While in the kitchen you might like to have your cookies stored away in a special container, in the world of finance, cookie jar accounting is forbidden. This practice involves companies making use of reserves from good years as hedges against losses that occur during bad years. The United States Securities and Exchange Commission prohibits this financial practice because it misrepresents the company’s financial status to investors.
Here is a way to better understand the concept. Let’s say that company A has a large expense during the 1st quarter, a period in which profits were marginal. Rather than report that expense in the proper quarter they wait and report it in the 2nd quarter when profits were high. This looks better because the company can still show a profit even with this loss of income in that period.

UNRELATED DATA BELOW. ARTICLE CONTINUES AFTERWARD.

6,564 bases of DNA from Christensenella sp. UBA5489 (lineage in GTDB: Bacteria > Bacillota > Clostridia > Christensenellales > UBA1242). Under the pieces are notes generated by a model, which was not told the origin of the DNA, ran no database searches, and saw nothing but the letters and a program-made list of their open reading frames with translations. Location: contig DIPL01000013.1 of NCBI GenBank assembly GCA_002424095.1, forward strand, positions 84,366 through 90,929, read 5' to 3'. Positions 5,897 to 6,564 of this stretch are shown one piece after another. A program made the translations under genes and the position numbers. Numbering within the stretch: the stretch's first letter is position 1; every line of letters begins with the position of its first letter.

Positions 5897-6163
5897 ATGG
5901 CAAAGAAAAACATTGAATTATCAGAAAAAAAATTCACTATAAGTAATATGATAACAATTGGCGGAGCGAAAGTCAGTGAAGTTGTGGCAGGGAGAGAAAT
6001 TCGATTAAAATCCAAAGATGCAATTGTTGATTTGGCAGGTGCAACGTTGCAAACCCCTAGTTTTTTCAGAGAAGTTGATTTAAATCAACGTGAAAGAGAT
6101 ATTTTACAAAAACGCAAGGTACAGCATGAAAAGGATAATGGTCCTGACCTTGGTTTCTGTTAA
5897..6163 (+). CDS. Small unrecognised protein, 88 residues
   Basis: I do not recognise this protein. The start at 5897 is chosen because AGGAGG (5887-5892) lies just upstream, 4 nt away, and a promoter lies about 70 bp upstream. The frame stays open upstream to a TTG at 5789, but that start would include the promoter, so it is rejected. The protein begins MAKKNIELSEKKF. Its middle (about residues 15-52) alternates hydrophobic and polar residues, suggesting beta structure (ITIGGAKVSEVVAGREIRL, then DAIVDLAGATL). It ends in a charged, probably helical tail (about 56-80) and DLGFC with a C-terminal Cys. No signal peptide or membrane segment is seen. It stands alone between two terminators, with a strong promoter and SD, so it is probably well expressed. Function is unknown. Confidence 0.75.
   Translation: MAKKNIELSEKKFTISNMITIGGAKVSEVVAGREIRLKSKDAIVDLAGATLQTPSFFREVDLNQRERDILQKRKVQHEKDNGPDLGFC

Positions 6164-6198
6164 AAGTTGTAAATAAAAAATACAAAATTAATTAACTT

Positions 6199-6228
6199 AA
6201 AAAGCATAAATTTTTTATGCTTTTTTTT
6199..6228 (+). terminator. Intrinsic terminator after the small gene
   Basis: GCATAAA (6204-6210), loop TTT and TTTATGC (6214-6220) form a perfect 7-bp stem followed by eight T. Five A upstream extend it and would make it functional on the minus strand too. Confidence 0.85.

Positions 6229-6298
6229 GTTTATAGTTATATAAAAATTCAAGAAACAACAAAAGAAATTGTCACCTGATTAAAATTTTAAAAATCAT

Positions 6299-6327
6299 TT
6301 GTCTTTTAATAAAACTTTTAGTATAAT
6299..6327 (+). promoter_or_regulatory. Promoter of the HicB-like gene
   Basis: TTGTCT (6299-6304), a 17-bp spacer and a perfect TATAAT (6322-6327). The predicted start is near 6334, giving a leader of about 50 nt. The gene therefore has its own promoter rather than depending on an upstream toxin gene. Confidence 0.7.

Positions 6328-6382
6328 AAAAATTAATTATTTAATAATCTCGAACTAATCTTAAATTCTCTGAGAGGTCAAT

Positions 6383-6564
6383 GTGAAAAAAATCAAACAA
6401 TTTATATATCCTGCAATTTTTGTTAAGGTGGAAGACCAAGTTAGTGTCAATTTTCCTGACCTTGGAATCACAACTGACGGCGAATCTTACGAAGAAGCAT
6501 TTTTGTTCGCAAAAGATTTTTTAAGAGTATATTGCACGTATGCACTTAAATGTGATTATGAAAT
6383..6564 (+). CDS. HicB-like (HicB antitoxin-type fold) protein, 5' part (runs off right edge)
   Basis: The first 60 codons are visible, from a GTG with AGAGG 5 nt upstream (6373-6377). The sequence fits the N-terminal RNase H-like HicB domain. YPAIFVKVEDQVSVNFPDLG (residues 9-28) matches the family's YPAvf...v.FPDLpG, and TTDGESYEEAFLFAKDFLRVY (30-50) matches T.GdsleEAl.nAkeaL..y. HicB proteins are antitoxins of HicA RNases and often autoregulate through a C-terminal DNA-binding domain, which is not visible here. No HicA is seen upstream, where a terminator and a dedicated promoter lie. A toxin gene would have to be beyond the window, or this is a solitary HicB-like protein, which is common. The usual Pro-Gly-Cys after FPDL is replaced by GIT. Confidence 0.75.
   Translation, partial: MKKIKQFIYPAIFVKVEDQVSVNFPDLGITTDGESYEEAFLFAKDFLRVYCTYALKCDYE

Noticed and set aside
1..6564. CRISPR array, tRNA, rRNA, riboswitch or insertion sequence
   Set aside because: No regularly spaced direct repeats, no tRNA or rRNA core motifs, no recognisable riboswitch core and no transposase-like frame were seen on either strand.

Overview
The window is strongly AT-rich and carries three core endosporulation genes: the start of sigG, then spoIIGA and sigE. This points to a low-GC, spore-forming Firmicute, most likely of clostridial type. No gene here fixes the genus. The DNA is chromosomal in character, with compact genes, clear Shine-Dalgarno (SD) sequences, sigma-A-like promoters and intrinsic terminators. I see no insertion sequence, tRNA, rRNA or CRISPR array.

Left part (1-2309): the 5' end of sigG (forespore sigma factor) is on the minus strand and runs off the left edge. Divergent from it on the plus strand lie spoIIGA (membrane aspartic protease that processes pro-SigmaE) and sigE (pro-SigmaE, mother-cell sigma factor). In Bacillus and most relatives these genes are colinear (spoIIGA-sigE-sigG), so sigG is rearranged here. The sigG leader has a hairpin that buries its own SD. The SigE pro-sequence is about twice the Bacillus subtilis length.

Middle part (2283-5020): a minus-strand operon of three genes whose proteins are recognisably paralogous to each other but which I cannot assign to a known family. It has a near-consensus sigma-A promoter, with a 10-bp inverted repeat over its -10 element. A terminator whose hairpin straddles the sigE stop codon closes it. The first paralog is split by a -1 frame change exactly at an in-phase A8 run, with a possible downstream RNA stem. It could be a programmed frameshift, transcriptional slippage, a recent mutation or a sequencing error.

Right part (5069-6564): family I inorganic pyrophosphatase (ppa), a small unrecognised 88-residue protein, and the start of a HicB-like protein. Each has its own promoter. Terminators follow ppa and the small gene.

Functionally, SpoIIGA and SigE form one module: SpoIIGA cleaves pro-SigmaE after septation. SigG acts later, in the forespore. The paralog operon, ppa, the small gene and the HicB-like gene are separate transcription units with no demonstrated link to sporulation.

For the potential investor the company looks as if it is consistently making a profit – the overall picture has been “smoothed” out, especially if it takes place over several years. An investor is much less likely to invest in a company that shows dramatic profits and losses in rapid succession. The reserve held by such companies during good years is often called their “cookie jar reserve.”
The term itself hearkens back to an era when people functioned on a cash basis and any money left over from the monthly expenses would be stored in anticipation of additional expenses later on. Often the money would be kept in an empty coffee can or a cookie jar, thus the name.